Scarpa Mescalito vs Salomon X Ultra 4 GTX: two top techical hiking shoes compared

We compare the Scarpa's Mescalito to the Salomon X Ultra 4 GTX, to see if a distance-focused approach shoe or a hybrid hiking shoe will suit you better

Scarpa Mescalito vs Salomon X Ultra 4 GTX
(Image credit: Scarpa / Salomon / Future)

In 2021, many of the best men's walking shoes are taking tips from trail running shoes to make your outdoor experience sportier and more comfortable. But you're wondering what the difference is between choosing a more long-distance orientated approach shoe like Scarpa's Mescalito over a hybrid hiking shoe, like Salomon's X Ultra 4 GTX, and which is the most versatile, then we have the answer… 

Scarpa's Mescalito falls into the camp of walking shoes that have been beefed up with sticky rubber and a stiffer midfoot for use on technical terrain, including scrambling over rocks at higher altitudes. It's been popular with climbers for a few years, not just for its rock-wrangling abilities but for having a bit more flexibility and cushioning than most approach shoes, making it better suited to longer hikes on the flat. It sits towards the top of Scarpa's range.

Salomon X Ultra 4 GTX is the latest iteration of a hiking shoe that has taken trail-running elements and placed them into a durable and stable package that claims to protect your ankles too. It's more traditional in its construction walking than the Mescalito, but it's also next-gen in its use of trail running shoe tech, which has to handle greater velocity while still being lightweight. It's the pinnacle hiking shoe from Salomon. 

Scarpa Mescalito vs Salomon X Ultra 4 GTX: design and features

Scarpa Mescalito

Scarpa's Mescalito is designed to be stiffer than a regular walking shoe, to allow you to climb up boulders by using toeholds and edging. This calls for a stickier rubber than you will find on the X Ultra 4 GTX. The Mescalito features a grippy Vibram MegaGrip outsole, and additional rubber covers the toes and the sides of the foot for added protection and grip.

Because the water-resistant upper is made from suede, it will form to your foot, over time, for an individual fit. Despite using this natural material it actually shades in at around the same weight (780g per pair) as the X Ultra 4 GTX. This is down to Vibram Dynamis technology which reduces weight and is backed up with a bi-density midsole for added cushioning, making it more comfortable over longer distances.

Scarpa Mescalito

Scarpa Mescalito

(Image credit: Scarpa)

Salomon's X Ultra 4 GTX 

The idea of a hybrid walking shoe can sound confusing, but all it really refers to is a walking shoe that has borrowed some cool tech from its trail running cousins in order to be lighter and more nimble, without sacrificing stability. Salomon's X Ultra 4 GTX achieves this with its ADV-C Chassis which targets articulations in the outer foot to optimise stability without limiting mobility.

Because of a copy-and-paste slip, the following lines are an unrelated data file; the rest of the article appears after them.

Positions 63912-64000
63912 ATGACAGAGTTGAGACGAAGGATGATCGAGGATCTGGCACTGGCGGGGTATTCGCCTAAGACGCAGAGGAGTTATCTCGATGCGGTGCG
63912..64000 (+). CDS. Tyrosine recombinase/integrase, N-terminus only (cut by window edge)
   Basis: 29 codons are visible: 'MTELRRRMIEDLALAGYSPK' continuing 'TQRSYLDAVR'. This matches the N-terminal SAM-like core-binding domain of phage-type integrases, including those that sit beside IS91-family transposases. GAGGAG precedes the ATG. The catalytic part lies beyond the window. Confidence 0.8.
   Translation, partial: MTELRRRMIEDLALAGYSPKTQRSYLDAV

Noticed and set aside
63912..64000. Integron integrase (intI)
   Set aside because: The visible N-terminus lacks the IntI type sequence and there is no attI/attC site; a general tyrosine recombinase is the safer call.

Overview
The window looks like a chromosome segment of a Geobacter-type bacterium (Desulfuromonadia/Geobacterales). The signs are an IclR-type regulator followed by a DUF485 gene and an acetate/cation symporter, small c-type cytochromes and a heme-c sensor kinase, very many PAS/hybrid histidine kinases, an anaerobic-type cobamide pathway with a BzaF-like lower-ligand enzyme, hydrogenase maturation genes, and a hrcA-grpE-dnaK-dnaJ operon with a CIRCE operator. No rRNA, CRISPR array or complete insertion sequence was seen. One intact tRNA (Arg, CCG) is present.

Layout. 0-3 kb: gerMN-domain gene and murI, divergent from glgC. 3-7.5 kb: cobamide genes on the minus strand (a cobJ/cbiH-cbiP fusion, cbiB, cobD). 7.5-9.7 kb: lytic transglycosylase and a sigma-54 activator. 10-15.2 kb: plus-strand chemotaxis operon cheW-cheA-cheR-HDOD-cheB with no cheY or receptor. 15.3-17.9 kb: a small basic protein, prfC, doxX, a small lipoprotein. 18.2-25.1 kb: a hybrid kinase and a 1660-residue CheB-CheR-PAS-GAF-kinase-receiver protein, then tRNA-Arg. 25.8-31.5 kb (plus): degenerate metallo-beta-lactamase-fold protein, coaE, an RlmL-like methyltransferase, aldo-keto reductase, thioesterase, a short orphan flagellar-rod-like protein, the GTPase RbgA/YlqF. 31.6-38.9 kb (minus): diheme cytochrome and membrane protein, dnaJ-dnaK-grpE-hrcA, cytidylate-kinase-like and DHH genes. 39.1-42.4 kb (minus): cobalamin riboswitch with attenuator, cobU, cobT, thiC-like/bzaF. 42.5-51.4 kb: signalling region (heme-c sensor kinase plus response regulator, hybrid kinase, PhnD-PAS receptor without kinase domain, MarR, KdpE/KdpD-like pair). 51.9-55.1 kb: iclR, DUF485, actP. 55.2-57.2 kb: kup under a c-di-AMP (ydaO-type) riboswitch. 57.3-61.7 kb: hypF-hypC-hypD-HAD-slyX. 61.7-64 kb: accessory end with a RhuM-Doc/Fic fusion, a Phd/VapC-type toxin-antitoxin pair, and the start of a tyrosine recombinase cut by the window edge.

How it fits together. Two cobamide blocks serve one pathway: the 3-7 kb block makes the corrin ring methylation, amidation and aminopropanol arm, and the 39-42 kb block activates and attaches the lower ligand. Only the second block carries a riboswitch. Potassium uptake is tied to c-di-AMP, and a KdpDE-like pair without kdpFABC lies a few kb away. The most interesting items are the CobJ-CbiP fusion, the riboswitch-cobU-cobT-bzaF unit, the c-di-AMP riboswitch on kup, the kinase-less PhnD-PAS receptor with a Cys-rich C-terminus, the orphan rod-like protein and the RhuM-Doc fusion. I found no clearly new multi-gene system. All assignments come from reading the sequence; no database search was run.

Then the Contagrip MA outsole locks onto the ground while the sizeable toecap offers good protection at the front. The Quicklace laces are designed to be easy to use even when wet and the upper features Activesupport 'wings' connecting the lacing system to the chassis, to bring even more stability.

Salomon X Ultra 4 GTX review

(Image credit: Matt Ray)

Scarpa Mescalito vs Salomon X Ultra 4 GTX: comfort and performance

Scarpa Mescalito

Creating a walking shoe that can also attack actual slabs of rock calls for a delicate balance between stiffness and flexibility, which the Mescalito does strike well. The grippy sole and rubber around the toes allows you to jam your foot into gaps between boulders and scramble up rock with confidence. Meanwhile, the shoe is flexible enough to go on long hikes without discomfort. The treads of the outsole are not as deep as the Salomon X Ultra 4 GTX, but then again this allows for better grip on rocks because of the greater surface area. 

The suede upper is hard wearing and breathable in the heat, despite being water resistant, although it does collect a lot of mud if you take it into stinking conditions. When it comes to the walk back down a descent, the Mescalito feels stable, surefooted and rugged enough to shrug off any close encounters with rocks.

Salomon X Ultra 4 GTX

A walking shoe that offers protection, stability and yet is lightweight enough to feel nimble is a hard trick to pull off, but the Salomon X Ultra 4 GTX achieves exactly that. You can really feel the extra support stabilising your ankles over rough, uneven terrain and it inspires confidence. 

The performance in muddy conditions is very good, with the grippy, durable outsole combined with waterproofing and a cushioned but reassuringly sturdy midsole. While it does have a chunky toe protector, this shoe is less suited to moving over boulders than the Mescalito, but that's the compromise you have to make for additional durability and the flexibility to allow an efficient, running-shoe style toe-off. 

Scarpa Mescalito vs Salomon X Ultra 4 GTX: verdict

Each of these shoes has their strengths, both are leaning into the trail running shoe archetype of fast and light, and both retain expertise in their original roles, which is no mean feat. The Scarpa Mescalito wins on rockier, less muddy missions while the Salomon X Ultra 4 GTX takes the crown for more traditional trails. 

But which is versatile enough to take the overall win? It has to be the Salomon X Ultra 4 GTX, whose light yet sturdy construction will keep you trucking throughout the seasons and in a wide variety of conditions, with a heavier pack or without. 

Matt Ray

Matt Ray is an outdoor journalist and photographer whose work appears in magazines and websites, including, Men’s Fitness and Nat Geo Traveller. He can find an adventure anywhere, from racing a mountain bike down a ski slope, to climbing under bridges in Edinburgh.